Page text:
Kinetics of carbon nanotube growth with applications in hydrogen storage [electronic resource]
- Ranadeep Bhowmick.
- Physical description
- 1 online resource.
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|3781 2010 B||In-library use|
- Bhowmick, Ranadeep.
- Clemens, B. M. (Bruce M.), primary advisor.
- Cruden, Brett, 1973- primary advisor.
- Brongersma, Mark L., advisor.
- Stanford University. Department of Materials Science and Engineering.
- Carbon nanotubes (CNTs) have unique transport and elastic properties due to their high aspect ratios. Hence there is considerable interest in using these tubes as field emitter cathodes, composite materials with enhanced electrical and mechanical properties, electronic components and recently for hydrogen storage applications taking advantage of the high specific surface areas. In this thesis three different aspects of carbon nanotubes were studied: (1) Controlled growth of single walled nanotubes (SWNTs), (2) Electric field directed Chemical Vapor Deposition (CVD) of multi walled (MWNTs) and (3) "Spillover" Mechanism of hydrogen storage in Pt-SWNT composites. The kinetics of carbon nanotube growth was studied in the context of the CVD process. A generic model for growth of 1-d nano structures via the Vapor-Liquid-Solid (VLS) mechanism is applied to the nanotube growth. This model considers the energetics of individual mass transfer steps through each phase and at the phase interfaces. The flux is then written in terms of the change in chemical potential. Laser interferometry was applied in a cold-wall thermal CVD reactor to measure the growth of the MWNT films in-situ. Temperature dependent studies in the steady-state regime were used to obtain activation energies which are consistent with the interfacial transport step. Consideration of the catalyst activation/de-activation process in the non-steady regimes requires the rate limiting step to be in the vapor-liquid transition. Application of an electric field during the MWNT growth was found to enhance both the growth rate and alignment of the MWNTs. Temperature dependent studies in the presence and absence of the electric field show that there are actually two activated processes involved, with rate-limiting step being independent of applied field at high temperature. At higher temperatures, the rate-limiting step is the carbon dissolution into the catalyst particle, while at lower temperatures it is the carbon dissociation at the catalyst-vapor interface that limits the growth. Application of an electric field enhances the decomposition of the C precursor in the vapor phase, thus circumventing this low temperature activation barrier. The enhanced alignment of the MWNTs with the electric field is explained by tensile stretching overcoming the defect-induced kinking of the MWNTs. Calculations show that this benefit is obtained at a minimum field level, with no benefit arising from further increase in field strength. The catalyst particle size is one of the key parameters that determine the morphology of the 1D carbon nanostructures in both processes studied. The thermodynamics of the nano-particle formation and carbon dissolution are studied and applied to these processes. While the diameter serves to template the CNT diameter, the Gibb's Thompson effect predicts a size dependent suppression of melting point which determines the nature of CNT formed. In the CVD process, higher pressures were found to form larger particle sizes which led to nanofiber growth. At these diameters, the melting point suppression puts the Fe-C particle in a dual solid-liquid phase. Carbon flux accumulates in the dual phase during growth until the dual phase becomes energetically unfavorable. At this point, the particle reverts to a single solid phase regime by discarding excess carbon, resulting in a discontinuous graphitic structure characteristic of Carbon nanofibers. For smaller particles, the phase is entirely liquid and leads to steady state carbon flux and CNT growth. Controlling the iron bearing precursor concentration of the solution fed into the floating catalyst reactor was found to control particle size, and hence SWNT diameter, within this regime. For similar catalyst particle size distributions, increasing the temperature increased the range of SWNT diameters and chiralities obtained. The thermodynamic energy barrier for SWNT formation at the different diameters was calculated and shown to be consistent with the observed variation. Finally, the mechanism of hydrogen uptake in transition metal-doped SWNT was studied. Molecular hydrogen, dissociated by metal catalyst nanoparticles, diffuses to the nanotube surface forming stronger bonds. In-situ 4-probe conductivity tests were performed on mats of Pt doped SWNT during hydrogen uptake. On hydrogen charging the resistivity of the Pt doped SWNT mat increased. This is due to the formation of C-H bonds, which breaks the symmetry of the CNT electronic structure resulting in formation of localized defects, thereby increasing the resistivity. Initial studies of the temporal dependence of hydrogen uptake suggest a diffusion-limited process. XPS was employed to measure the extent of sp3 C-H bonding.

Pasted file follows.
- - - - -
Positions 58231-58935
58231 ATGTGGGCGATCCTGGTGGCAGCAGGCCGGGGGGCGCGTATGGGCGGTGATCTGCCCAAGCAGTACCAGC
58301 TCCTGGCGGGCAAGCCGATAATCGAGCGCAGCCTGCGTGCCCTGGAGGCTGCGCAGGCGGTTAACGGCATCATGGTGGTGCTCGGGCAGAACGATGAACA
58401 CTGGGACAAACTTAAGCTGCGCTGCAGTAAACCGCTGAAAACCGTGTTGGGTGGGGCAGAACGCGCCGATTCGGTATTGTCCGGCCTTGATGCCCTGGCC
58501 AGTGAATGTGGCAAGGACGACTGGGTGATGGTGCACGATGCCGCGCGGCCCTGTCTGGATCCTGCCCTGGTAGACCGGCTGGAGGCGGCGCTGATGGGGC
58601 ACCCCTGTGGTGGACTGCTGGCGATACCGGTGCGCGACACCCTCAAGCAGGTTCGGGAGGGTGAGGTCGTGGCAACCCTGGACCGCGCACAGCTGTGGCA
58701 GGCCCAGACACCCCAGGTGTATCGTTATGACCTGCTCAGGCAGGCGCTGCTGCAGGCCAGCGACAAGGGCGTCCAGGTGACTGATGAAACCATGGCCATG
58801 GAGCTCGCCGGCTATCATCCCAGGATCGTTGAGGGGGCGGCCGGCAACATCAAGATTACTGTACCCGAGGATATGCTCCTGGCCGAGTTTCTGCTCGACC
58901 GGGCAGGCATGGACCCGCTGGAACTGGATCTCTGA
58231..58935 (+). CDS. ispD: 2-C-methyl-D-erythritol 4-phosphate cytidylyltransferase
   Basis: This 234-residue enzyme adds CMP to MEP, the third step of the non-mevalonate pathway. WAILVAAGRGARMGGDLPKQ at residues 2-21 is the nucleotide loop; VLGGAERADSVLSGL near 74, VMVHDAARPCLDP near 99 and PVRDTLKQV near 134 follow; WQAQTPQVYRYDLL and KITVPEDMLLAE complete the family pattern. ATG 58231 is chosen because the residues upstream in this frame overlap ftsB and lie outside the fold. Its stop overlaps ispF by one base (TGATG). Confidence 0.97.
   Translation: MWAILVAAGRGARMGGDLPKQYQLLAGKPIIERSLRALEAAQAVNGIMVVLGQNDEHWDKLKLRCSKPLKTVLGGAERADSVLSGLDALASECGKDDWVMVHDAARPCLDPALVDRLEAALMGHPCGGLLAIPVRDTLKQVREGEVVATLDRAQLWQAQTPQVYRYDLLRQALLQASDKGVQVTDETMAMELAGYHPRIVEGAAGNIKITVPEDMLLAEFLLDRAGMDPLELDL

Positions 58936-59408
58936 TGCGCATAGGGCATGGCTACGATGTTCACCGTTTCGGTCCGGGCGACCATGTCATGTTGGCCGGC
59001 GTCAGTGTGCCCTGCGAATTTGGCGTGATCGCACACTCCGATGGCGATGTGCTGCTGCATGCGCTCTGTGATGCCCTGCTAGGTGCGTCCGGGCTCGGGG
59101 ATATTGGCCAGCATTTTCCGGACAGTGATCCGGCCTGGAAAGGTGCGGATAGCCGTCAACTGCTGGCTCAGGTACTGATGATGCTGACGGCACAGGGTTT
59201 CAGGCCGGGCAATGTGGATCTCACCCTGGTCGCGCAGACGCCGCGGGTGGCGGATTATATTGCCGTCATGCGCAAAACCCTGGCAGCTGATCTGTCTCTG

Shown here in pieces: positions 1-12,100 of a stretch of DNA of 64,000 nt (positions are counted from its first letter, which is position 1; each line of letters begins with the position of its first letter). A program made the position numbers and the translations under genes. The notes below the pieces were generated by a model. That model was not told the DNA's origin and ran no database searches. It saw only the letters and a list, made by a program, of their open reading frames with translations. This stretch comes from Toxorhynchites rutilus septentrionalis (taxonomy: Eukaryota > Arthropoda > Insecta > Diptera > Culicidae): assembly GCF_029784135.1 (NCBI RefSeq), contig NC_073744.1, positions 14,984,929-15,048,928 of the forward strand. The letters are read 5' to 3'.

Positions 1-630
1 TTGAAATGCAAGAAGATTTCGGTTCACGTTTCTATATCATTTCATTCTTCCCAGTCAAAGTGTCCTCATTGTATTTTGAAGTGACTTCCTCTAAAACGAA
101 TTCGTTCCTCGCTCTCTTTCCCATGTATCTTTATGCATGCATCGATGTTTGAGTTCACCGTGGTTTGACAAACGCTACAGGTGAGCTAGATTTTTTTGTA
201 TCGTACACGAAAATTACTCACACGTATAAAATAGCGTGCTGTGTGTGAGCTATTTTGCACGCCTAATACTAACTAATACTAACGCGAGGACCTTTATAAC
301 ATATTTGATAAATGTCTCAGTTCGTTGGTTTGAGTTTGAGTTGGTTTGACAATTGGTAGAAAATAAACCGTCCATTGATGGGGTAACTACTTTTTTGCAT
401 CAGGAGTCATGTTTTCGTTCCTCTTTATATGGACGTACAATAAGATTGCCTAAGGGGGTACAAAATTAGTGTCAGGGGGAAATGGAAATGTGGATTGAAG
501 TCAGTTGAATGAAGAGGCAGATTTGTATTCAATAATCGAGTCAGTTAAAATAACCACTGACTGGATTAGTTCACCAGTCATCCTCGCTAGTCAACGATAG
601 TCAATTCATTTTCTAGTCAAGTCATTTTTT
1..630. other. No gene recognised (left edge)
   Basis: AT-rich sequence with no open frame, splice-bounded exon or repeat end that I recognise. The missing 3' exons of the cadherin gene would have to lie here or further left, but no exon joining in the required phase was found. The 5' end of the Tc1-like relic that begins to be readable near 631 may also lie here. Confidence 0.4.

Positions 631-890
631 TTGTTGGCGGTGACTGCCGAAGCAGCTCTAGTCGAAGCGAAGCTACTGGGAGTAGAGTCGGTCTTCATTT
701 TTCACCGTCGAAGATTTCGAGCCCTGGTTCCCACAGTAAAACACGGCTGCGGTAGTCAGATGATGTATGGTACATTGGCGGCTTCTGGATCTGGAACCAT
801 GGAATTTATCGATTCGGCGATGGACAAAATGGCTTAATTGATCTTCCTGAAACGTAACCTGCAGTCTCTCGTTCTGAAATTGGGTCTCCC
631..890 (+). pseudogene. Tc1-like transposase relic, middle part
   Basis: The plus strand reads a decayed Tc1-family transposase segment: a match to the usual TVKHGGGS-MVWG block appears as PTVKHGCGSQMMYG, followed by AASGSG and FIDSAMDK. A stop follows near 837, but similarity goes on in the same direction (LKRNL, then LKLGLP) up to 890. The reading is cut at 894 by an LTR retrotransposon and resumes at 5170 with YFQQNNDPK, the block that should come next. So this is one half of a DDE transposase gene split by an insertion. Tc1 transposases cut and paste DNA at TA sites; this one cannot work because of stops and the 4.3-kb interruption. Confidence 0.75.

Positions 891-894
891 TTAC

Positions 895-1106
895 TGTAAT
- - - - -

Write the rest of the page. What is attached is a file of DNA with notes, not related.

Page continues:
- Publication date
- Submitted to the Department of Materials Science and Engineering.
- Ph. D. Stanford University 2010
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